Cram and exam, or real CPD?

  • Author : Val Cox
  • Date : August/September
ABOUT THE AUTHOR: Val Cox is Student and Technical Support Manager, STEP Worldwide

The approach you take to your studies can make the difference between passively taking in and regurgitating facts, and doing high-quality professional development that will take you to a new level of understanding in your chosen field and pay dividends for many years to come. For those who are taking your first STEP qualification, I should let you know that regurgitating facts isn’t enough to pass!

Getting started

Good continuing professional development involves individuals actively engaging with new information, whether it comes to them via a training course, textbook, website or conversation with a colleague, and putting serious thought into planning and application. In an increasingly competitive job market, where training opportunities are being scaled back, none of us can afford to do anything less than squeeze as much as we can from every learning opportunity we find.

So, you’ve chosen the subject that you’d like to learn about and a course to suit, with either an exam or an essay at the end, and you’ve committed to an assessment date. What’s next?

Make a plan

Those of you who have enrolled on a pure distance-learning course, such as the STEP Advanced Certificate in International Succession and Probate, will need to think carefully about how you will build and maintain momentum for the four months of the course. Students whose courses involve workshops have no choice but to prepare for a set date, but you will have to set your own deadlines for targets you have set for yourself. Some of you may find it easier to motivate yourself by treating it like a business or project plan, while others may prefer automatic reminders in your diary, or a calendar on the fridge.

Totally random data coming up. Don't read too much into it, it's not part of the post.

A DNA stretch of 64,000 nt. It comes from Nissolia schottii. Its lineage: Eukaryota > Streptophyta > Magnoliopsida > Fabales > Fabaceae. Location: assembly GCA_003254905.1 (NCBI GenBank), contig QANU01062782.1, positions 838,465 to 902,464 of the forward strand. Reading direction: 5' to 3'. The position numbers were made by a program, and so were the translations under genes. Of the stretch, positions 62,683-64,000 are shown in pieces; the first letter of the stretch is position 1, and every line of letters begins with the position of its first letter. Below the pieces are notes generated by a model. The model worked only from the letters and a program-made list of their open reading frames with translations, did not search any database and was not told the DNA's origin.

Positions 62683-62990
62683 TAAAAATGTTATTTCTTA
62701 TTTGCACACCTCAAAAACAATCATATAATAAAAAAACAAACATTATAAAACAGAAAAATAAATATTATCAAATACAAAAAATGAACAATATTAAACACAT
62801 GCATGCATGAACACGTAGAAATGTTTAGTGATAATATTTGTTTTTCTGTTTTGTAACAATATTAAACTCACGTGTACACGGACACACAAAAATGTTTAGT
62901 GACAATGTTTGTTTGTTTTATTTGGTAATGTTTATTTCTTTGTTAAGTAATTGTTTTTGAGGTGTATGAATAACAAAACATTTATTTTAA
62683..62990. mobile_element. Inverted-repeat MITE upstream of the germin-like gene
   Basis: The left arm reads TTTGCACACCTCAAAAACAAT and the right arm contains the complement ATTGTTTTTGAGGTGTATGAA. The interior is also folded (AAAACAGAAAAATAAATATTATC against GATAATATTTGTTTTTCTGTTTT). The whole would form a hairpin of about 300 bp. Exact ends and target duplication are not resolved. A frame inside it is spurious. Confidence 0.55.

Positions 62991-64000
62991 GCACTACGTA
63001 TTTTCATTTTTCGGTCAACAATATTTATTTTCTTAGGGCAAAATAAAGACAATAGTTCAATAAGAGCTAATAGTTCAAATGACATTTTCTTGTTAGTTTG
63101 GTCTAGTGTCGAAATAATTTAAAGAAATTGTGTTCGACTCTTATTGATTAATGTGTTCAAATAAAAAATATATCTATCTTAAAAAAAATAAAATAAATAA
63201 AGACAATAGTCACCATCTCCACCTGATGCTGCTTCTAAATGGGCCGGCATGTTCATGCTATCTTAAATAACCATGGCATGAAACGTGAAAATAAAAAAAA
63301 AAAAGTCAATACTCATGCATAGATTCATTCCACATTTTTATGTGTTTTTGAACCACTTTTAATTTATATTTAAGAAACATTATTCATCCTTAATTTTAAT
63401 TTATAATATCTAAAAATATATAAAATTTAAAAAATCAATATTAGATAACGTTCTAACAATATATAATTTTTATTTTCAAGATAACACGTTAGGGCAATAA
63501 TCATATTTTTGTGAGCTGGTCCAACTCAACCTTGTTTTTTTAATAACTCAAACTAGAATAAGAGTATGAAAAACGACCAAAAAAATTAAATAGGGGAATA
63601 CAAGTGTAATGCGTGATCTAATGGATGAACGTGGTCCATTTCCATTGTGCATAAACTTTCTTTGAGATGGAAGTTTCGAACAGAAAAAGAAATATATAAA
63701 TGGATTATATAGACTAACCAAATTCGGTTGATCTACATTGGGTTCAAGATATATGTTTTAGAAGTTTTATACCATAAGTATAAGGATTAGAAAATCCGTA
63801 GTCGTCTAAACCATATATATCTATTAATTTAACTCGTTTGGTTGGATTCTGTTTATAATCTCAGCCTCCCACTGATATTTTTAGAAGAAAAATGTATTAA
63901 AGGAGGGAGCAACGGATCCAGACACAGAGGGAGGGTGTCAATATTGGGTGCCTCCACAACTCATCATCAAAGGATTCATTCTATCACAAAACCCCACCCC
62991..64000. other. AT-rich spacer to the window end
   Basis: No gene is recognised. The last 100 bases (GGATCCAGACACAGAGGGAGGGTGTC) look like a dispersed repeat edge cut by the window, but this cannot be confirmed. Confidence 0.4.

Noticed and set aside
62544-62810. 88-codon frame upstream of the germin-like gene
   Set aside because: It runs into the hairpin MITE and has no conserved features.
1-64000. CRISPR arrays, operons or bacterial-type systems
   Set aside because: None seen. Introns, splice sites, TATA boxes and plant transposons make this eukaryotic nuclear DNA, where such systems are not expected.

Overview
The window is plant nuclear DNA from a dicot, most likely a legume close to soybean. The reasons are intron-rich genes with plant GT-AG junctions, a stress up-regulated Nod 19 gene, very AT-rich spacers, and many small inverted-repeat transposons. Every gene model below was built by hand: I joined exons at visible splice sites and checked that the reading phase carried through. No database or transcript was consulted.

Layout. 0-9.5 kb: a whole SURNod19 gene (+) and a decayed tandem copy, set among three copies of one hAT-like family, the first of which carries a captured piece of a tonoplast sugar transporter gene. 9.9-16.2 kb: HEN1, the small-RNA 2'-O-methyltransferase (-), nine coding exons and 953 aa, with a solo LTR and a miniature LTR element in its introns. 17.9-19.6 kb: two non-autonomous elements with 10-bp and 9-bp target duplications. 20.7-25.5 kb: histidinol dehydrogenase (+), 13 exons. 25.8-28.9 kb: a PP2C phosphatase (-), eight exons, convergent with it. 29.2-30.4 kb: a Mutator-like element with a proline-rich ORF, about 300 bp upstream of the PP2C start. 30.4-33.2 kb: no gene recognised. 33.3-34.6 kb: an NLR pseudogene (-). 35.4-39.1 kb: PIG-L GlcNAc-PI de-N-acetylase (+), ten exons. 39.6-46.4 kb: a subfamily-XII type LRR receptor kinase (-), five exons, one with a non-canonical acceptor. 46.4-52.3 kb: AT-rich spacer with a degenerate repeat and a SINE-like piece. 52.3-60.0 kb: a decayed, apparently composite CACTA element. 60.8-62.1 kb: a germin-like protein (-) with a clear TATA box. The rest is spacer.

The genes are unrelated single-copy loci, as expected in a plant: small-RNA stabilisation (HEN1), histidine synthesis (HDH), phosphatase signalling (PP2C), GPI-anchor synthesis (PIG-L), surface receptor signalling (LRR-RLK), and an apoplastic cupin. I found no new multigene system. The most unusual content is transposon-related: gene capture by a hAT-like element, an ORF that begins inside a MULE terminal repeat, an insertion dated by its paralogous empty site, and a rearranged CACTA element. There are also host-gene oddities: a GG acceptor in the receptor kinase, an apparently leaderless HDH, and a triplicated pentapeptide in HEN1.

Whichever method you choose, remember that plans are only plans – don’t be discouraged by setbacks or waste time and energy criticising yourself for allowing a minor deadline to go by. Those of you whose course includes a workshop should also have a look at how you can divide your textbook between enrolment and exam/assignment and set yourselves some informal deadlines. The better prepared you can be, the more you, your lecturer and your fellow students will be able to extract from each workshop.

Get creative

On all of the STEP programmes, you might want to try several different ways of reviewing the content of your textbooks or the research that you’ve undertaken. Repetition is useful to get key facts to stick in your memory, but to do well in exams or in writing assignments you need to apply some creative thinking.

Creative thinking can be as simple as setting aside 15 minutes to read a chapter on a new concept or describing a court case, making some bullet points to summarise it and then imagining explaining what you just read to a colleague or a client.

You could also apply ‘what if?’ What if this situation arose in your office? What if a client told you they wanted this new product? What do you think a rival company would do in response to this set of facts? Or a senior colleague? What would be the impact on you, your client or your company if the legislation in X jurisdiction was adopted by Y jurisdiction?

Keep it fresh

Carrying a notebook that is specifically for jotting down thoughts about your course, colourful sticky notes around your home or office, a voice recorder and discussing points with your colleagues are all ways to keep the material fresh in your mind and find new ways of looking at it. Anything that keeps the information or techniques that you’re trying to learn at the front of your mind will help you to memorise it and, more importantly, help you to assimilate it into your working practices.

The above reflective techniques are useful for any course of study, whether you are preparing for an exam, which often includes short essay-style questions, or writing an assignment.


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